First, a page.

SALT LAKE CITY -- A former pest exterminator and the company he used to represent both entered not guilty pleas to charges that they misapplied the pesticide Fumitoxin around a house, which eventually led to the deaths of two Layton girls.
Bugman Pest and Lawn Inc. and Coleman Nocks, the exterminator who buried several Fumitoxin pellets in the front and back of Nathan and Brenda Toone's home in February 2010, have each been charged with three counts of unlawful use of a registered pesticide, class A misdemeanors.
One of those counts deals with the deaths of Rebecca and Rachel Toone, while the two other counts come from instances in which investigators say Fumitoxin pellets were applied around homes in a manner "inconsistent with labeling."
Nocks, 63, and the company appeared separately before Magistrate Judge Samuel Alba in U.S. District Court in Salt Lake City.
Alba set a May 2 trial date before Judge Dee Benson to try both cases together.
Nocks, who declined to speak with the media, is very saddened and worn down by what has happened, said his attorney, Bob Steele.
"It's going to be an exhausting process," Steele said. "There are two children dead, and the allegations are that he had a hand in causing that."
Rebecca, 4, and her sister Rachel, 15 months, died in the days after Nocks' visit to the home.
The medical examiner's reports indicate the two girls had "elevated phosphorous levels and lung damage consistent with inhaling a harmful substance."
Nocks faces up to a $100,000 fine per count. However, if at the time of sentencing the judge rules the deaths were caused by the misapplied pesticide, the penalty could change to one year in prison and a $250,000 fine per count.
Bugman Pest and Lawn Inc. faces a fine of $200,000 on each count if convicted for its role, and that fine would also change to $500,000 per count if the deaths are considered in the sentencing.
The company does not feel responsible for the deaths, nor that any misapplication of the pesticide was performed.
"Bugman has a long history of safety and adherence to procedures," said Dennis James, attorney for Bugman Pest and Lawn Inc.
"There are in-house requirements, and there is also a long history of enforcement and discipline of those policies and procedures."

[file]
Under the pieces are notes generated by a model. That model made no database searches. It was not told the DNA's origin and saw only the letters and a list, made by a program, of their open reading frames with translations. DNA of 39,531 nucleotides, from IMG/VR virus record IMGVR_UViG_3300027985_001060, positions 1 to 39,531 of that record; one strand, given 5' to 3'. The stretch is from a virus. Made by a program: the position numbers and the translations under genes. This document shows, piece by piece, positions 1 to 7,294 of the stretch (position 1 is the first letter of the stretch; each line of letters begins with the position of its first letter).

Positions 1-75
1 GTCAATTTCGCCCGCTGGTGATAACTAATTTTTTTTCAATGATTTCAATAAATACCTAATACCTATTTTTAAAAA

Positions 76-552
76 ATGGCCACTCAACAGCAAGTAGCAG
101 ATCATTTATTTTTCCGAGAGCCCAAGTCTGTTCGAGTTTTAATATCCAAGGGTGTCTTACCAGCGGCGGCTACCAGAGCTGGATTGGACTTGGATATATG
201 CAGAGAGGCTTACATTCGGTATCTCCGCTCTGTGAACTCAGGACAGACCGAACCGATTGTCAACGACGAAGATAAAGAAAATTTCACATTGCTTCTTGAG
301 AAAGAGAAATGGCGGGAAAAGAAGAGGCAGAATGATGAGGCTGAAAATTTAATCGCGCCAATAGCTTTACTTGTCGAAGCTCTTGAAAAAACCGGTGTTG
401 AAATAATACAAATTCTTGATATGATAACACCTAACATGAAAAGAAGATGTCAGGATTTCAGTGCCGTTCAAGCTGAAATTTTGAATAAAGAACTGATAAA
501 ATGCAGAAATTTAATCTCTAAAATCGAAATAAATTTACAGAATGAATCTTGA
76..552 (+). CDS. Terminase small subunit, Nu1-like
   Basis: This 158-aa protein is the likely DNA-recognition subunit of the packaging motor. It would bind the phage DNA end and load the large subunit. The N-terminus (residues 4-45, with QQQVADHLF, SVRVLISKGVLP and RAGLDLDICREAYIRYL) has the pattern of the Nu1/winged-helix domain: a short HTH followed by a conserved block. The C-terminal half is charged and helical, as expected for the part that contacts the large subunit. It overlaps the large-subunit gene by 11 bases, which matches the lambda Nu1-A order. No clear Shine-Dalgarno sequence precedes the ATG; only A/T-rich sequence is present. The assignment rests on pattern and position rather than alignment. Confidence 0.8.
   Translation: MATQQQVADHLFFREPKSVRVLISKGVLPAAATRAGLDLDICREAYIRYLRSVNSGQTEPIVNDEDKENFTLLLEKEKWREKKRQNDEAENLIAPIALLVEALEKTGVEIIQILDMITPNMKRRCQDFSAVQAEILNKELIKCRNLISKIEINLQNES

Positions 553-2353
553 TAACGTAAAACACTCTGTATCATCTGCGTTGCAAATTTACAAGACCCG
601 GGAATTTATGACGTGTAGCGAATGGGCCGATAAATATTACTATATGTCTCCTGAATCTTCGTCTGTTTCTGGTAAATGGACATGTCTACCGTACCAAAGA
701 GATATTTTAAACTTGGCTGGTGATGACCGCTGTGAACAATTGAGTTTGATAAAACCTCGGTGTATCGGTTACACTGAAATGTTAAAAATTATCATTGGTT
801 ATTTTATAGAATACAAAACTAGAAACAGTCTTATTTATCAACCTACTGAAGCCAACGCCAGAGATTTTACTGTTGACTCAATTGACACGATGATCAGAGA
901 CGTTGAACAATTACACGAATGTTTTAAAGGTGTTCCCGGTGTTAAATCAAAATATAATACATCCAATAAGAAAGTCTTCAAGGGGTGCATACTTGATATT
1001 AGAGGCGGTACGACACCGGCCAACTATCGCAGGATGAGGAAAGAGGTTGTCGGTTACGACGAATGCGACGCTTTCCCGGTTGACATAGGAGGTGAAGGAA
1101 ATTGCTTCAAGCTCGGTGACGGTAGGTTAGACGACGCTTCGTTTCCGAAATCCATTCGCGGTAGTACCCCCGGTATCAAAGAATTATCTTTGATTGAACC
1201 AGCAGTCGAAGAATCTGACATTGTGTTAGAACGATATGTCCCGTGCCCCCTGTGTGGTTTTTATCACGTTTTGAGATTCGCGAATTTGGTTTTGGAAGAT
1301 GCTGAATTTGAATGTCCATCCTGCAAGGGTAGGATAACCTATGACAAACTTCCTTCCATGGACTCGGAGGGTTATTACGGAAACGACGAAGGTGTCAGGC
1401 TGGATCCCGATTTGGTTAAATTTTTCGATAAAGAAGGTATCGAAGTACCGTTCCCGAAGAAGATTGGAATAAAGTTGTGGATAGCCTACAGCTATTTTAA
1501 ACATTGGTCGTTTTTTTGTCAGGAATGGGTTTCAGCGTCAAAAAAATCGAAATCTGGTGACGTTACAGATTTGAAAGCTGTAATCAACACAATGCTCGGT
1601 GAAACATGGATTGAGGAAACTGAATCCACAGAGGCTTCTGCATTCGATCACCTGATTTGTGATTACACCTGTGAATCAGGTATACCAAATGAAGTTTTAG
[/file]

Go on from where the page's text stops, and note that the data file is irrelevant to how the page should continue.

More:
The Environmental Protection Agency has since banned the residential use of Fumitoxin.
Bugman Pest and Lawn Inc.'s president, Ray Wilson, said he also is still saddened about the deaths of the two Toone girls. However, he pointed out that there could have been another factor in those deaths.
"What the public has not been told is that carbon monoxide alarms (in the home) had gone off," Wilson said.
He said officials from Questar and the police and fire departments all responded to the house and did not smell anything the day before Rebecca died.
"If anyone would have smelled that, they would never have let the family back in," Wilson said.
Assistant U.S. Attorney Jared Bennett said the counts against Nocks and his former employer are not about proving the girls died as a result of the Fumitoxin.
He said justice needs to be served, and it is the U.S. Attorney Office's belief that Nocks misapplied the pesticide four different ways.
"Specifically, he applied the pesticide too close to the home. He applied it when the temperature was too low. He applied it without providing the homeowners with the material safety data sheet, which provides helpful information when someone is exposed to the pesticide, and basically violated those provisions which the label requires," Bennett said.
He gave 12 discs of information to the two defendants. They will have until March 25 to review that material and file any motions.
Questions for Benson need to be submitted by April 29.
Alba also said that plea negations, if any, should be completed by April 18 in order to avoid calling a jury.